Samsung Solve for Tomorrow Teachers Academy Brings Educators Together for a Powerful Week of Distance Learning

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This summer, the Samsung Solve for Tomorrow program, a science, technology, engineering and math (STEM) competition that challenges public school students in Grades 6 to 12 to show how STEM can be applied to help improve their community, hosted its second annual Teacher. Academy. The Academy is a week-long program providing teachers across the United States with a unique professional development experience designed to create and maintain a culture of STEM teaching and learning.

Cohort 1 teachers lead three mini-sessions, receiving feedback from Cohort 2 teachers between sessions, allowing them to pivot and adapt to provide better quality training for each subsequent group. After this activity, cohort 1 teachers reflected on the difficulty of the challenge, but most expressed interest in facilitating in their schools or even for larger groups. From top to bottom, Susan Flentie (Montana), Jamie Smith (Alabama), Ashley Lisoski (Nevada), Jason Gibbs (West Virginia)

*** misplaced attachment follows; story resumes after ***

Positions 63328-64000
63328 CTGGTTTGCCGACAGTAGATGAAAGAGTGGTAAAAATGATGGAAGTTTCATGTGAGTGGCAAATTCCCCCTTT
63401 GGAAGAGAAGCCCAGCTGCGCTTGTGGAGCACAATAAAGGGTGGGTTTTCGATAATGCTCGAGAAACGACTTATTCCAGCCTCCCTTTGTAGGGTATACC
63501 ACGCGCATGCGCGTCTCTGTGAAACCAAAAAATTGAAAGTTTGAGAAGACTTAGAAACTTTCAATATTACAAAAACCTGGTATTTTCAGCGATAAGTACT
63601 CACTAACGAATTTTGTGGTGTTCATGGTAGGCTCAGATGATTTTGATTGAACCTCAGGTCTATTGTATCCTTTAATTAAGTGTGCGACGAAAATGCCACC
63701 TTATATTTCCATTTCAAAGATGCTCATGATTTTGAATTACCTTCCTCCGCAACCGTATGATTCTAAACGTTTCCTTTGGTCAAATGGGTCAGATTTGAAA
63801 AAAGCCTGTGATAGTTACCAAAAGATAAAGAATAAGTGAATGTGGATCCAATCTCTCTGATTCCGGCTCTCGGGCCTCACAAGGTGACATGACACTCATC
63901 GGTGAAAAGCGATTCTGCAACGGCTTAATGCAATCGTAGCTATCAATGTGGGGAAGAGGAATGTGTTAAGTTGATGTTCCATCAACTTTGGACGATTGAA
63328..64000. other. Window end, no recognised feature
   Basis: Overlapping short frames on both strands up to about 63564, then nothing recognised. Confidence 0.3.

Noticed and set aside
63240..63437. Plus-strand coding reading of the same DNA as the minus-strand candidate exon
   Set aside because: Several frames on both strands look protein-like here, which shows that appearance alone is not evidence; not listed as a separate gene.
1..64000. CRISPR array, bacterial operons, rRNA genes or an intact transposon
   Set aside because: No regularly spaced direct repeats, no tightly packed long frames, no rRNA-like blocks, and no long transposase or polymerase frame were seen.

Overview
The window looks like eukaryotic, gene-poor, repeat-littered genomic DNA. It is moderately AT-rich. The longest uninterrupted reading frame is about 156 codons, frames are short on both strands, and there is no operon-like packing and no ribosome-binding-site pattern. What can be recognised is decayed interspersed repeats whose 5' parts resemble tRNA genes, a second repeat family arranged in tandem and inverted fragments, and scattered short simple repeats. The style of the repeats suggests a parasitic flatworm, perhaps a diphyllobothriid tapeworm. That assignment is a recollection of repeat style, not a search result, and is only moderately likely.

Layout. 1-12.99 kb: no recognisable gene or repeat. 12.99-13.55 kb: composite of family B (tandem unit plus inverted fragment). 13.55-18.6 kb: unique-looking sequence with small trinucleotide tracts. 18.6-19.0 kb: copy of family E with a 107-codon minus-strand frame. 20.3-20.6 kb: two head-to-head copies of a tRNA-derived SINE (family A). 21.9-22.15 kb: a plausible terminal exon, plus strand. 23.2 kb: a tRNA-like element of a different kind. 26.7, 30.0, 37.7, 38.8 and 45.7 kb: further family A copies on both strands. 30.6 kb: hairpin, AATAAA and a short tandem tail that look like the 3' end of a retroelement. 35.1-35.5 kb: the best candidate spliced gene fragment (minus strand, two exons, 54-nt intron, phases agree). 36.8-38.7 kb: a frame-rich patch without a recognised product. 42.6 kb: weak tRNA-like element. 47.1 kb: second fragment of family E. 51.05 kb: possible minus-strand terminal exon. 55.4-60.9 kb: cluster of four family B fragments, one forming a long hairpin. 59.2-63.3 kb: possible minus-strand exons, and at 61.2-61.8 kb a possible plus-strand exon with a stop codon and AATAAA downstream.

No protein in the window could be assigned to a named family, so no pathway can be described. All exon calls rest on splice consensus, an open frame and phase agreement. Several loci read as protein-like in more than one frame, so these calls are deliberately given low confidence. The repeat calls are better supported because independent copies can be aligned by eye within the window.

The participating Academy teachers are all Solve for Tomorrow alumni who collectively won over $ 1.5 million in classroom technology and materials for their respective schools this year. Having just adjusted to teaching during a pandemic, 65 teachers from 39 states have now become distance learning students, attending Academy sessions supported by Solve for Tomorrow partner mindSpark Learning. The program included exercises that addressed how to implement problem-based learning (PBL) in a virtual world and how to create an empathetic learning environment.

The ability to build relationships through the Teacher Academy is invaluable.

Joseph Giandurco
Teacher

With a mission to cultivate a community of STEM professionals by providing teachers with the tools and resources to succeed, Samsung, mindSpark Learning and teachers brainstormed creative ways to approach the upcoming school year and its unique set. of challenges. It goes without saying that the Samsung team found the second cohort of educators – just like the first – inspiring. Their enthusiasm echoed through the Academy’s chat rooms and video conferences as they crafted new ways to integrate STEM into compelling lesson plans and design rewarding learning environments for their students.